Sunday, October 31, 2010

Walnut Slab Coffee Table Part 1

    I got the chance recently to work in a very special woodworking shop before moving from Brooklyn.  I was allowed to build a personal project during a 3 month apprenticeship.

    Before I continue I would like to give a very special thanks to Nathan Shellkopf, the owner of SouthSlope Woodworks. I credit him with singlehandedly changing the way I perceive the art of wood. Without his generosity this project would not have been possible.  The commissions that passed through his shop in the short time I was there, were simply inspiring and his work speaks for itself.

A few months ago, I was asked if I could produce a coffee table for my brother's new apartment and accepted the challenge happily.  I had an appetite for walnut that has proven unquenchable; I thought what better way to pay respect to the material then to pay homage to George Nakashima and build a piece in his timeless style.

My inspiration was a table I found featured in the online inventory of Moderne Gallery located in Philadelphia:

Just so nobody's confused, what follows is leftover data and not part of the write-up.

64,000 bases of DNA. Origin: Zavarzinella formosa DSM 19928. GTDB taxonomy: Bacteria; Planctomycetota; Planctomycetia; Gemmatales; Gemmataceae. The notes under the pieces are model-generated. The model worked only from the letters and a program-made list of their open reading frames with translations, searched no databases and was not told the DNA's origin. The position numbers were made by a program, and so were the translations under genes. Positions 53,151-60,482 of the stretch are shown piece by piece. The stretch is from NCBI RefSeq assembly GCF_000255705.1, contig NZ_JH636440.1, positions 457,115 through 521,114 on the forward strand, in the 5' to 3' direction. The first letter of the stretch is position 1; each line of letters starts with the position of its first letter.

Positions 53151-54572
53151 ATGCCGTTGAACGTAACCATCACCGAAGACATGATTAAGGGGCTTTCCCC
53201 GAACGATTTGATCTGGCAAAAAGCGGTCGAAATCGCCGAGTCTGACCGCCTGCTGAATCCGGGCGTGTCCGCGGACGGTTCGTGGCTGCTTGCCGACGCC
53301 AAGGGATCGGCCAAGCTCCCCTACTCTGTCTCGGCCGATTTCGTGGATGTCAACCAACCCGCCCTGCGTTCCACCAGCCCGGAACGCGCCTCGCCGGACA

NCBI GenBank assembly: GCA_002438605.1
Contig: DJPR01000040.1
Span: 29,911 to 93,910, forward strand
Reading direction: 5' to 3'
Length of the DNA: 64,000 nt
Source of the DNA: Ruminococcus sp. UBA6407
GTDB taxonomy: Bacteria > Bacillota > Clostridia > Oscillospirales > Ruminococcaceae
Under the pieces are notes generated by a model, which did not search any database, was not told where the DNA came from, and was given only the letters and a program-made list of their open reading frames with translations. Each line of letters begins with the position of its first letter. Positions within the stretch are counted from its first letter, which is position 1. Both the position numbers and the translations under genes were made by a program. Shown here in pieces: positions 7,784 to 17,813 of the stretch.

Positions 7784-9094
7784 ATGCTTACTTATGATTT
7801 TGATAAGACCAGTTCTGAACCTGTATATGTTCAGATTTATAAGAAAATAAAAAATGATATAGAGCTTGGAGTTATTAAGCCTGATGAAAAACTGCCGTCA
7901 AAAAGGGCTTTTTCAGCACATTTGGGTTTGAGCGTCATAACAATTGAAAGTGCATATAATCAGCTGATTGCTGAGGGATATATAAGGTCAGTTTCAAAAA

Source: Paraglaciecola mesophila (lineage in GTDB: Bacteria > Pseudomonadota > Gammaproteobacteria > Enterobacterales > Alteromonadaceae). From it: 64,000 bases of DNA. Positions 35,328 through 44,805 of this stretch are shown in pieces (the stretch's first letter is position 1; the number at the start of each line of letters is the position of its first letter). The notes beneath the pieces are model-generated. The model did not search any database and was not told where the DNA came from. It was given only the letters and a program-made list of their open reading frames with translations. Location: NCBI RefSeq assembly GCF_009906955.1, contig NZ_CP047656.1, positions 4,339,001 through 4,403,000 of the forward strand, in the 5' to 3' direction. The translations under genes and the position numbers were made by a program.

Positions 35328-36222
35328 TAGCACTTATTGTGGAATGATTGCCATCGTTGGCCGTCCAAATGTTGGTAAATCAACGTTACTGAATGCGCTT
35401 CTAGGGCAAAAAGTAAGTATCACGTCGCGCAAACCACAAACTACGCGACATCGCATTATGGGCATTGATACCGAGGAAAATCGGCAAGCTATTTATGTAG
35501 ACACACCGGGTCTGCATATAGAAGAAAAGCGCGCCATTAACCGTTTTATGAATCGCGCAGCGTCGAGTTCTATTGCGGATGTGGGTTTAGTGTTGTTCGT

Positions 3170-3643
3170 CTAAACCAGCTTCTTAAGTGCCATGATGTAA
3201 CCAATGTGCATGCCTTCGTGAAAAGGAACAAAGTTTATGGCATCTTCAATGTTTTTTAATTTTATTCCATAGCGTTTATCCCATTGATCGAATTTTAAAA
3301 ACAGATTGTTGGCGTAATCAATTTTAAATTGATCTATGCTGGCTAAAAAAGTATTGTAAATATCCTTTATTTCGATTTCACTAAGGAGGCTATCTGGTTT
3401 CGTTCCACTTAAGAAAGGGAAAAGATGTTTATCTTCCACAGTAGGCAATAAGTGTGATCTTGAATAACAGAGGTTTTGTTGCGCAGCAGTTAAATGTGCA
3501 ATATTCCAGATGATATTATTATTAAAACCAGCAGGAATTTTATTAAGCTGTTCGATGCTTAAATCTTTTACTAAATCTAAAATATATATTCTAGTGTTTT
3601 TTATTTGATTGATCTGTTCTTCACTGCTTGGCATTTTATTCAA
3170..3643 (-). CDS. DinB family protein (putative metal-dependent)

I found the beauty of this piece to be in its understated lines, simple construction and concentration on the qualities of the material.

Nate, outdid himself and sourced an exquisite slab to form the top.

The slab measured roughly 25" x 55" x 2.25" and the first step was to dress the faces mostly flat.  I say mostly because I did not find it necessary to get it that precise.

We took the fence off the 16" jointer and got the bottom flat enough to move on to the planer. The planer surfaced the slab beautifully and with ease, with a capacity of 25.5" in width and powered by a 10hp motor this was not surprising.

As with any live edge material, there is always some finessing of the edges to remove loose material where bark appears. This was accomplished using a brass brush and a drawknife.

I must stress that my goal was to manipulate the slab as little as possible.

Once the slab was dressed I used a track saw to square the edges to the centerline of the slab:

When dealing with material of this size and with no straight edge to reference, a track saw is the right tool. Of course a regular circular saw and sawboard will also accomplish the task aptly.

Stay tuned.